Azusa Pacific’s New President Says His Goal Is to Promote ‘Unity’ Amid Concerns That the University Is Moving to Liberal Theology

The largest Christian college on the West coast has named a new president who looks to restore financial stability and promote unity at a 120-year-old institution that has faced questions about its commitment to the authority of scripture.

Last Monday night, the Asuza Pacific University board of trustees in Southern California voted for Dr. Paul Ferguson, an accomplished college administrator who previously led two public universities, to succeed President Jon Wallace. Wallace is retiring at the end of May.

Ferguson, who has served in the past as president of secular institutions like Ball State University in Indiana and the University of Maine, has served since 2016 as the founding dean of the School of Science, Technology and Health at the evangelical Biola University in La Miranda, California.

“[APU] certainly has one of the great reputations in Christian higher education. It’s one of the larger, more successful schools, certainly in a very challenging environment of Southern California,” Ferguson told The Christian Post. “So my background, I think as God has brought us together at a certain point in time, I think I’m bringing probably a deeper broader experience in strategic planning, resource development, how to ensure that the university is fiscally sound and moving towards a clear goal.”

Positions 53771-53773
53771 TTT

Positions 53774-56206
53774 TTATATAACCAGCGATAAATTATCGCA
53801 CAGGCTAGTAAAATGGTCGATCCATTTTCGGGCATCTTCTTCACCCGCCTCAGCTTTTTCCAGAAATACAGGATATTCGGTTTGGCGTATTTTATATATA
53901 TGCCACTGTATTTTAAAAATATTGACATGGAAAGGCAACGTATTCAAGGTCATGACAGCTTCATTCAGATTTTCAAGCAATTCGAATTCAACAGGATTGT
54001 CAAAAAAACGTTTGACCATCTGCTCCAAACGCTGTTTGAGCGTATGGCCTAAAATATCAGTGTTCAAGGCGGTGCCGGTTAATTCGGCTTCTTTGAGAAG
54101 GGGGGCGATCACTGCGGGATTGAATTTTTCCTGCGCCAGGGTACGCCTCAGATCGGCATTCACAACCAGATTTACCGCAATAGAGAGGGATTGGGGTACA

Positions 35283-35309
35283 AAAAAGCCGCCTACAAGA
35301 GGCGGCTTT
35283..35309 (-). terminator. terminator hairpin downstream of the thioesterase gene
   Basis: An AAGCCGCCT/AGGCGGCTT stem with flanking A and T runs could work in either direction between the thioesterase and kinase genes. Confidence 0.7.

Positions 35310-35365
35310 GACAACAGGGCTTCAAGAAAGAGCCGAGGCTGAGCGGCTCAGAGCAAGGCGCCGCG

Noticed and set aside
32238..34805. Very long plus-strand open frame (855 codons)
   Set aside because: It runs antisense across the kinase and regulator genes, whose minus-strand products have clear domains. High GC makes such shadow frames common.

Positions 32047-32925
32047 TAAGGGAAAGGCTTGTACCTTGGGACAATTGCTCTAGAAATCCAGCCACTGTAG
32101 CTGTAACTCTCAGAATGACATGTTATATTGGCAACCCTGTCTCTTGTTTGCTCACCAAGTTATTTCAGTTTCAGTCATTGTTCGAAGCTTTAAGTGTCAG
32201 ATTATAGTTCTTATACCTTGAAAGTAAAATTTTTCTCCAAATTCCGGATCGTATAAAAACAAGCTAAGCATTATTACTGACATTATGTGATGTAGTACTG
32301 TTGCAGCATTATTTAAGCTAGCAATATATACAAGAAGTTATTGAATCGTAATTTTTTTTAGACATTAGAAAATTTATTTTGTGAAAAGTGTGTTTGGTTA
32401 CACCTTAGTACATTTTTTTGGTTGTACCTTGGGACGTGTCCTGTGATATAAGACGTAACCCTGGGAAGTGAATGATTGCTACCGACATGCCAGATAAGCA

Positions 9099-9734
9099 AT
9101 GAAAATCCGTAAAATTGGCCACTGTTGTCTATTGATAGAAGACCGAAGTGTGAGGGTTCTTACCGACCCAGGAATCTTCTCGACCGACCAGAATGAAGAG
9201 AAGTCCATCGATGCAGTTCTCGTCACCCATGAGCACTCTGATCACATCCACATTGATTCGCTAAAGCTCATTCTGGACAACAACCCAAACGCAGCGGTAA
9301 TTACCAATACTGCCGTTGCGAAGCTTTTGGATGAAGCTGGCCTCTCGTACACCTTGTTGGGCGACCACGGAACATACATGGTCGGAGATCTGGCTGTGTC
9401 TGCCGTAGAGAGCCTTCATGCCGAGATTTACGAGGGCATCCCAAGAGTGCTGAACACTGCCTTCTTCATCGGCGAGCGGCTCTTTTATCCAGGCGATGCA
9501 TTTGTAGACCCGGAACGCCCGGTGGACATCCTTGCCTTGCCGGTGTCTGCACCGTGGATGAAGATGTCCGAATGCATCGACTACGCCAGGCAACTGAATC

David Poole, the chair of APU’s board of trustees, said in a statement that Ferguson will work to improve financial stability to APU.

“I’m confident he will strengthen our position as a leading university in teaching, student development, and Christian service,” Poole said.

Ferguson explained that he will spend time over the next two months familiarizing himself with the situations facing APU so that he can “hit the ground running” on June 1.

Ferguson said that APU, like many other private and public universities across the U.S., faces a number of financial challenges. Particularly when developing an aggressive enrollment management model, Ferguson said that expenses have to be controlled.

“There’s nothing unique about the [APU] situation that other universities don’t face,” Ferguson stated. “I think my job is to come in and really take a hard look at it. Obviously, I don’t have the blueprint today until I have my time over the next several weeks to kind of gain insight and to get the debriefings. But I think it’s really clearly going to be tied to very insightful fiscal management of controlling revenue and expenses, looking at new sources of revenue advancement development plans.”

He also stated that questions of how to balance the undergraduate model versus the graduate model will also come into play. There are over 5,600 undergrads and over 4,400 graduate students enrolled at APU.

Click here to read more.
Source: Christian Post